The custom of sending gifts (Mishlo'ah Manot) leaves its special
mark on Purim. Throughout Purim, men and women, young people and
children throng the streets, bearing plates, baskets and trays
filled with choicest Purim goodies and covered with a fine
embroidered napkin. Many of these "messengers" are in disguise and
this adds a special beauty to the Purim atmosphere.
In contemporary Israel, there is a family, neighborhood and even
national flavor to Mishlo'ah Manot. They are sent, for
instance, to IDF soldiers serving at the front, to border
settlements and the needy. Children exchange symbolic
Mishlo'ah Manot in the schools, for their enjoyment. There are some
who make Mishlo'ah Manot into a parodic, humoristic shpil.
Noise-making upon Mention of Haman's Name
There is a special atmosphere in the synagogue during the Megillah
reading. Many of the worshippers bring their own kosher Megillot
[scrolls], written on parchment, in strict accordance with halakhah -
for fear that otherwise, they might miss a word or two of the
reading; they can thus supply the missing word silently from their
own Megillah, fulfilling the mitzvah [precept] of hearing it in its
Children in various disguises grasp all kinds of noise- making utensils,
sticks, rattles, Purim pistols and so on, and begin to drown out the
name of Haman whenever the reader pronounces the name. Sticks are
beaten, rattles are waved, and ear-splitting explosive noises come
from the Purim pistols. The tremendous tumult adds to the general
joy and gaiety. The reader waits until the noise dies down in order
to continue the Megillah reading until the next "Haman".
One way of making noise is a Gragger ("Ra'ashan").
Click on it to read all about this toy!
Special Purim foods
Hamantashen - the most widespread food on Purim is a special
pastry, popularly known as Hamantashen. This is a triangular piece
of dough, usually filled with sweetened poppy seeds. The origin of
the name is unclear and there are various theories. Some people say
that Haman wore a three-cornered hat, and that is why the pocket of
dough is triangular. Others refer to the midrash that relates that
when Haman entered the King's treasury, he was bent over, covered
with shame, and humiliated (literally with clipped ears).
The source of the pastry was apparently poppy seed pockets called
"Mantashen". The name was intentionally distorted to "Haman tash" -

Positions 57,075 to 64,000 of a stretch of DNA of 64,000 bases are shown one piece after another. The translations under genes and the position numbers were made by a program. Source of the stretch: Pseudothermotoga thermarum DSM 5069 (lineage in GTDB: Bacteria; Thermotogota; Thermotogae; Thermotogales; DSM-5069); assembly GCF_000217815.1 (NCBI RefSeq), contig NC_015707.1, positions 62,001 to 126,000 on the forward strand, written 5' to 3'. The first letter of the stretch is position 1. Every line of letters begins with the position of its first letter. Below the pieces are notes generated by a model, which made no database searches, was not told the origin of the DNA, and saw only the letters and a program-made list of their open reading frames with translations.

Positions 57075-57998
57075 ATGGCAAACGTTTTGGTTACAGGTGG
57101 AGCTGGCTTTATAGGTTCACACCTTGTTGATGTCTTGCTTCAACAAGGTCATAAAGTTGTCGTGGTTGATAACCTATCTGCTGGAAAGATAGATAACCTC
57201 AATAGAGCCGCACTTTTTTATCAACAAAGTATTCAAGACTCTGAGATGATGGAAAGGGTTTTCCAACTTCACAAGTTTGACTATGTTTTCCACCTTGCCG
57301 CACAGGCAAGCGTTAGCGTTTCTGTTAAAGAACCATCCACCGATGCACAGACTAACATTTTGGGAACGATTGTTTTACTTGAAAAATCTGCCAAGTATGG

pockets of Haman. It is a mitzvah to devour Haman with open mouth.
Besides Hamantashen, biscuits made of sugar and sweet starch are
also widespread on Purim.
How about a Hamantaschen Recipe?
Purim Challah - A special, very large challah with raisins is
baked for the Purim meal. Cakes are also baked, that have been
kneaded with oil and butter, smeared with egg yolk and decorated
with chocolate and sweets.
Purim fish - fish are not prepared on Purim in the same way
as for the other festivals. They are usually cooked in vinegar,
raisins and spices.
Seeds - several ancient sources make mention of the custom of
eating seeds on the eve of Purim in memory of Esther who ate only
seeds in the King's palace. This is also the source of the custom of
filling the Hamantashen with poppy seeds.
Beans and cereals. In many places people ate beans and cereal
on Purim, in memory of the piety of Esther, who ate no forbidden
foods in Achashverosh's palace but only cereals. There may also be a
reference here to affliction and mourning, which are symbolized by
cereals and beans.
Turkey - it is customary to eat turkey ("tarnegol hodu") on
Purim, in memory of Achashverosh who reigned from India ("Hodu") to
Ethiopia. It is well-known that the turkey was considered a symbol
of foolishness in the European nations, and among the Jews in general,
and there is a reference to Achashverosh's foolishness here.
The custom of wearing disguises on Purim is extremely ancient.
In our times, the most conspicuous external revelation of Purim is
the wearing of fancy dress, mainly by children, although adolescents
and adults do sometimes dress up in public or to participate in a
Here are several examples of costumes:
I dressed up as a ballerina when I was a little kid.
I dressed up as a queen or princess several times too.
A fairy princess costume is a good option too...
You can dress as a king if you are a boy....
I once dressed up as a "Night Queen" too....when I was really little.
- Tastey Treats for Purim
- Purim on the Net
The story of Purim, what is a Gragger, costumes and masks, Real Audio music, recipes.
- Purim from The Education Department of the Jewish Agency for Israel
GREAT site, containing EVERYTHING you need to know about Purim, including suggested activities from teachers or youth group leaders.
- VirtualJerusalem Purim Page
learn about the holidays, read the Megillah, have fun at the kids corner, send cards, read jokes, and many more :-)